Fostering provides quarantine companions

Chloe Arciero and Dani Carr

While most of the world has come to a screeching halt because of COVID-19, the pandemic has not stopped the work of animal rescue organizations and their volunteers. Because of social isolation, the amount of people who adopt or foster pets has increased dramatically — there has been a 90 percent increase in foster requests nationwide, according to TIME magazine.

Junior Janie Ward’s family decided to foster two puppies during quarantine because they could use their surplus free time to help animals. Fostering involved feeding, cleaning up after and playing with the dogs, Ward said. The Ward family kept the dogs for about a month, due to the danger of adopting out animals under eight weeks old; and because social distancing orders prohibited the organization of an adoption meet-and-greet for the puppies, Ward explained. Overall, Ward said that the experience was very enjoyable, and social isolation allowed her to spend more time with the dogs.

“I think that the difference between fostering in quarantine and fostering during any other time is the amount of time you have to take care of them,” Ward said. “It is a big responsibility and it is easier to do when you are home all the time.”

Philip Gartner, mathematics instructional supervisor, believes that fostering is critical for the growth of shelters and the animals they rescue. As an experienced foster parent, he explained not all shelters have the supplies to help young animals and most of the time foster homes give them an opportunity for a better life. 

Because of most shelters’ inability to support kittens under eight weeks, they have become one of the most euthanized populations of animals, according to, the website of Hannah Shaw, a kitten rescuer and humane educator.

“[People foster] to help support the animals and the process of getting them ready to find forever homes,” Gartner said. “In most cases, [foster parents] take care of kittens to get them socialized and big enough for adoption. The shelters cannot offer the kind of support a kitten requires like a loving home can.”

While fostering can be very rewarding, senior Isabel Garvey explained that it takes a lot of patience and can occasionally be gut-wrenching. With the experience of fostering four litters of puppies, a pregnant dog and three other dogs, she said that regardless of doing everything in her ability to help all of her foster pets, not every fostering experience has ended the way she wanted.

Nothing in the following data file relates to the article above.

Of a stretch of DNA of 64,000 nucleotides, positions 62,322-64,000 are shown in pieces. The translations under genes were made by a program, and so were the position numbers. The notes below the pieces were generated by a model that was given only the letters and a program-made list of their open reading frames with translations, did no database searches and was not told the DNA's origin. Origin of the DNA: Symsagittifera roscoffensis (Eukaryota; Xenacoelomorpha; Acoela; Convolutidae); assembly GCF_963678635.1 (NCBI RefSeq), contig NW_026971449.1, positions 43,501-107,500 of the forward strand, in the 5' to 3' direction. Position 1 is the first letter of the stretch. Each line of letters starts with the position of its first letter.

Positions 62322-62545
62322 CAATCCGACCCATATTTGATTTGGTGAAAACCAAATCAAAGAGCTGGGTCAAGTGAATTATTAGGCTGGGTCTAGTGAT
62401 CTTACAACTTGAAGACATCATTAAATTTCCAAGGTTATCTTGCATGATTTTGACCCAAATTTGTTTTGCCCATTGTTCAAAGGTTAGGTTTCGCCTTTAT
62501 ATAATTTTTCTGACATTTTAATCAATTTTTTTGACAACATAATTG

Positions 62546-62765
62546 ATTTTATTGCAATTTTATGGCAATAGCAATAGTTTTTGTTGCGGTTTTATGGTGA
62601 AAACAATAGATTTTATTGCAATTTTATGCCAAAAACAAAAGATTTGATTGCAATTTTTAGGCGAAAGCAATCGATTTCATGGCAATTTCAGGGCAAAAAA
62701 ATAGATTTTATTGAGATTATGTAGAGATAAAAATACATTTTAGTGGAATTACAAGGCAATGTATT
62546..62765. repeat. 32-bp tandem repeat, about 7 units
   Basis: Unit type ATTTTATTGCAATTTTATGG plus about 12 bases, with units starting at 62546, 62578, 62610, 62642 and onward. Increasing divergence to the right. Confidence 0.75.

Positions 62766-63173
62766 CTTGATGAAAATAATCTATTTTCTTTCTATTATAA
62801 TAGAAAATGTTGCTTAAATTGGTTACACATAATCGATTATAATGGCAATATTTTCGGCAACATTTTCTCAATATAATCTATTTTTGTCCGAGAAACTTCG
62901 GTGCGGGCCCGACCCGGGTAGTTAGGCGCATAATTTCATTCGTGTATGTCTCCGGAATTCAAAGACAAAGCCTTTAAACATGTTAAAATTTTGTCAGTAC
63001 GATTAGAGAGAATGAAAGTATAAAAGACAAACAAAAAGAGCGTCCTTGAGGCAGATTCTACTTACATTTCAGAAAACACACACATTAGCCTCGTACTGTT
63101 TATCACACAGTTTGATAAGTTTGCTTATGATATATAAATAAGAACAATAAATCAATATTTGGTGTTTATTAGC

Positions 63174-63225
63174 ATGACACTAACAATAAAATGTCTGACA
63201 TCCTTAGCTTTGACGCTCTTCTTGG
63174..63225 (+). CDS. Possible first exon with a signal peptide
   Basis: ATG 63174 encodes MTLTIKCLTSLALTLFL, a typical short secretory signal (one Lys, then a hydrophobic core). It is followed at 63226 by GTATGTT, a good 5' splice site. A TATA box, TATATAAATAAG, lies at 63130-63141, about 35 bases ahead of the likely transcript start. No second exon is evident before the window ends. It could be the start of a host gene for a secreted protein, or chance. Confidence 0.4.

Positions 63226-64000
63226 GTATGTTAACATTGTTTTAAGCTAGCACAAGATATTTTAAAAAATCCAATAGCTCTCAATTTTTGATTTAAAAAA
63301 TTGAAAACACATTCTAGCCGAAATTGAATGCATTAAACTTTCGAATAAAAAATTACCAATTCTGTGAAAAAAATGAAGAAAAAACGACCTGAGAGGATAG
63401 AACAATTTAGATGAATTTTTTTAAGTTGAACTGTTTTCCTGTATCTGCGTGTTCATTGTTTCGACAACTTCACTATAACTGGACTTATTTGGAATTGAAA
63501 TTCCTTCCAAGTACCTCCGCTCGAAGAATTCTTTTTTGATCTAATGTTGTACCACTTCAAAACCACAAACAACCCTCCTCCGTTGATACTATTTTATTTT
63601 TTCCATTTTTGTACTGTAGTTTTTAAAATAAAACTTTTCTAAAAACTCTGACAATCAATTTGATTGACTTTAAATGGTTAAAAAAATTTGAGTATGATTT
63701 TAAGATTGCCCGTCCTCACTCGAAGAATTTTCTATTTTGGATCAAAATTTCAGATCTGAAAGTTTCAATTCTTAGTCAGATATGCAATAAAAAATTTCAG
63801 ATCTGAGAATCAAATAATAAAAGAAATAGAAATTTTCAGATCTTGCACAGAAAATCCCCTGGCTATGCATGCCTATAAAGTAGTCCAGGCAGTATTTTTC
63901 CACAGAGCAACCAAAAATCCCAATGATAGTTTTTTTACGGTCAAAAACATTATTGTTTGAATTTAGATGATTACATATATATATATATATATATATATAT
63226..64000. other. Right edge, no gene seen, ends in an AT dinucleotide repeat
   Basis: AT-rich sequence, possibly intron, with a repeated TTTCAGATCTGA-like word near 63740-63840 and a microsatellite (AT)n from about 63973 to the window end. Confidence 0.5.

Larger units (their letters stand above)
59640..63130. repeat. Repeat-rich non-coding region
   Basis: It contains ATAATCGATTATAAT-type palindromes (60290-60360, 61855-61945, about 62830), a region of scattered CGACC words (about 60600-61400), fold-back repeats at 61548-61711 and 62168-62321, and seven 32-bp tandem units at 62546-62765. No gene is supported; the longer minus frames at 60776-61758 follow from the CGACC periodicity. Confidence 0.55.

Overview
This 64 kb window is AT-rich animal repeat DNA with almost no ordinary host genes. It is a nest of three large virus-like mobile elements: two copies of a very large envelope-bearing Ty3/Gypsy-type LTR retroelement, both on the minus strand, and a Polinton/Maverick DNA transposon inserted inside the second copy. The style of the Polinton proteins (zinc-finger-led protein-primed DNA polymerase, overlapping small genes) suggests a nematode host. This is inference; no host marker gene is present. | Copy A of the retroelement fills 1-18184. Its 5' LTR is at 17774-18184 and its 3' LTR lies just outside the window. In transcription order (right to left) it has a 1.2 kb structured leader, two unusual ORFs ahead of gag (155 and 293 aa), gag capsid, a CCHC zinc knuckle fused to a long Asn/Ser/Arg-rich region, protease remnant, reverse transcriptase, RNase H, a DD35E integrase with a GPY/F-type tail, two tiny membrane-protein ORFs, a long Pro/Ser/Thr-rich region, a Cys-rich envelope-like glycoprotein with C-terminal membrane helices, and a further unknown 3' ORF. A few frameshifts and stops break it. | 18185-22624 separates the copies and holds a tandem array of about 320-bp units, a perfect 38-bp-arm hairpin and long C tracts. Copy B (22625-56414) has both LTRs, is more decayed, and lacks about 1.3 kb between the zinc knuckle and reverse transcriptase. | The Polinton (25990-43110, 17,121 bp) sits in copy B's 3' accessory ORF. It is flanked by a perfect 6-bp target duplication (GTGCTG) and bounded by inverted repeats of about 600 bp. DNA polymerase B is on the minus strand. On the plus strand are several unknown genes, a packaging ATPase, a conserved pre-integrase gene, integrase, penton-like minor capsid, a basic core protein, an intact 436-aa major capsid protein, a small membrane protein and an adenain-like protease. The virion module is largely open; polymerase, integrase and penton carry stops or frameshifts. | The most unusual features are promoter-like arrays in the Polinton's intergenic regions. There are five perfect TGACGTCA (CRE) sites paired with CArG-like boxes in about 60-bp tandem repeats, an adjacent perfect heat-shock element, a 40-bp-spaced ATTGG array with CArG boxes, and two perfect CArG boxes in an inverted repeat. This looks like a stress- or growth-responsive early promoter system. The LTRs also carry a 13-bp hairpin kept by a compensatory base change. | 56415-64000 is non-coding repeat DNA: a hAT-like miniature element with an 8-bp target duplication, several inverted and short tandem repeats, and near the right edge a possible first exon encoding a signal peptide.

“I had one litter of puppies that were really really sick,” Garvey said. “They came off of the streets of Kentucky and they had every parasite imaginable. Unfortunately, they contracted parvo, [a contagious virus spread through animals by contact with feces], while they were with me which is really deadly for dogs and two of them passed away which was really hard.”

Despite potential hardships that may come from fostering, Ward believes that it is very gratifying and fun. She said that it creates memorable experiences, as well as providing the satisfaction of knowing you are helping animals in need.

“The best part about fostering is getting to have puppies to play with!” Ward said. “It also feels good to know you are helping out by giving them a temporary home. The best moment I had while fostering was when the puppies fell asleep on my lap. They were so sweet and loving.”

Garvey believes that fostering is a great learning experience and quarantine can be an opportunity to have a temporary companion for those who usually wouldn’t be able to. She feels that now is a great time to see if an animal would match well with a family

“A lot of the time, fostering is better because a lot of people don’t have time to own a dog,” Garvey said. “But, especially at a time like this, everyone has free time. So if your life wouldn’t normally allow for you to take care of a dog, fostering would be a great opportunity to try it out.”